required for reading ordinary pictures of everyday content such as photographs in a newspaper or
illustrations in a shopping catalogue. This means it is essential that today's students develop the general
visual literacy skills required for dealing with scientific graphics, but they must also learn about
particular types of scientific pictures that actually form part of the content of a specific field of scientific
or technological study.

VISUAL LANGUAGE

The ways pictures are used in everyday life can give the misleading impression that visual language is
somehow generally much easier to understand and more universal than verbal or mathematical
language. For example, international airports all around the world use various graphic symbols to
present information to people from many different language groups. By avoiding the need for multiple
translations, these graphics greatly simplify the task of conveying fundamental information. However,
this information concerns basic, everyday matters that people in general are familiar with and
represents them in a very straightforward way. In contrast, the forms of visual information that
scientists and technologists use are far more complex and esoteric. The specialized nature of scientific
visualizations means that people do not learn to deal with them as an incidental result of their normal
interaction with the everyday environment. Rather, they must engage in specific learning activities that
help them to develop the knowledge and skills required to interpret these very particular types of visual
representation. Part of the reason for this is that the content depicted in these visuals is quite unfamiliar
to everyone except specialists in the scientific field concerned. However, there are also aspects of how
content is depicted that make these visualizations challenging for the uninitiated. In particular, the
depiction of the subject matter in scientific visuals is often not meant to be taken literally. Rather,
diagrams and other technical illustrations depict their content using a host of specialized graphic
conventions that extensively manipulate and even grossly distort literal reality. To interpret these
pictures properly, the viewer must know about these conventions and be skilled in decoding them in an
appropriate manner.

DEVELOPING VISUAL LITERACY

Teachers must develop students' capacities to understand and properly interpret specialized technical
visuals. Teaching of the necessary knowledge and skills should begin when children are quite young,
even before they begin formal studies of science and technology. One approach is to introduce young
children to graphic conventions that are widely used in depictions such as scientific diagrams by having
them devise simple drawings that actually use these conventions. However, rather than illustrating
unfamiliar scientific topics, this should be done in the context of everyday subject matter. In other
words, the content of the visuals would be very familiar to the students, but the way it is to be depicted
would be highly diagrammatic. For example, teachers could guide students through a number of stages
to help them develop their own diagrams of a simple commonplace object such as a piece of fruit.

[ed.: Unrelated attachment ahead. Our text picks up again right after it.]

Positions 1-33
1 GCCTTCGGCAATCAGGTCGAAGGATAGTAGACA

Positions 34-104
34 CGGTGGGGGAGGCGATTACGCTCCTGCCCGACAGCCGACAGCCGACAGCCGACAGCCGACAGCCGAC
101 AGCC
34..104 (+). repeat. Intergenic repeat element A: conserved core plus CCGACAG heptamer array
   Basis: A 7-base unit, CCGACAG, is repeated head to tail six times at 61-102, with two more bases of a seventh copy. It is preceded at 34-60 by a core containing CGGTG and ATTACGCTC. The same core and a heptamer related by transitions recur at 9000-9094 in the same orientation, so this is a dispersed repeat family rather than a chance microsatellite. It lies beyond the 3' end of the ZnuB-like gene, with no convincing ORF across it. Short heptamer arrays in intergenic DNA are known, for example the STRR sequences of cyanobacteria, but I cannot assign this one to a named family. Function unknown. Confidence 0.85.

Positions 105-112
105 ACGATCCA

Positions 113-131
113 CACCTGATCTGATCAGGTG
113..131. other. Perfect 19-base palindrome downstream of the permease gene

Starting with the real object, the teacher could show students how to use a range of diagram techniques
to devise a picture that communicates information about the object in a scientific manner. So, if a
teacher decided to use an orange as the subject matter for a diagram-drawing exercise, one of the
things that could be done is to introduce students to the idea of a cross-sectional view. This is a
technique widely used in scientific and technological diagrams as a way of indicating internal structures
that are normally hidden from view. It is a simple matter to cut the orange in half, place one of the
halves cut-face down on a photocopier to produce a photo-like image of the inside of the fruit. This
photocopy could be the starting point for students to gradually modify the image in order to produce a
more diagrammatic depiction. This would involve processes such as simplifying the image into a line
drawing, omitting unnecessary detail, removing natural irregularities to produce a more 'geometric'
result, and identifying key parts of the structure by means of shading or color coding. Initial activities of
this type could be followed by using objects for which dynamic change as well as structure must be
depicted. For example, a simple device such as a plastic garden irrigation tap could be dismantled and its
functioning represented diagrammatically. This type of exercise could be used to show how other
diagram conventions such as arrows, dotted lines and sequential pictures can be combined with the
cross-sectional convention covered in the previous example. Where aspects of the subject matter would
be artistically difficult for young students to draw by themselves, teachers could provide partly-drawn
pictures so that students have only to add simple lines and shapes to complete the representation.
Alternatively, teachers could provide a "kit" of pre-drawn pieces for the diagram which students would
then assemble into a finished product.

Having children devise their own "technical pictures" requires a significant change in the way drawing is
typically treated in elementary school. In most classrooms, children either copy pictures provided by the
teacher or textbook, or draw their own pictures as a means of self- expression, Rarely are they asked to
produce original drawings that provide the type of clear and precise visual explanation that is found in
technical diagrams. However, it is unreasonable to expect students to acquire all the required capacities
for dealing with technical diagrams by such drawing exercises alone. As students move into formal
studies of science, there are occasions when the teacher needs to present them with ready-made
diagrams as well as other forms of scientific image. In these cases, students' capacities for dealing with
technical pictures are more likely to be developed if extensive scaffolding is provided by the teacher. For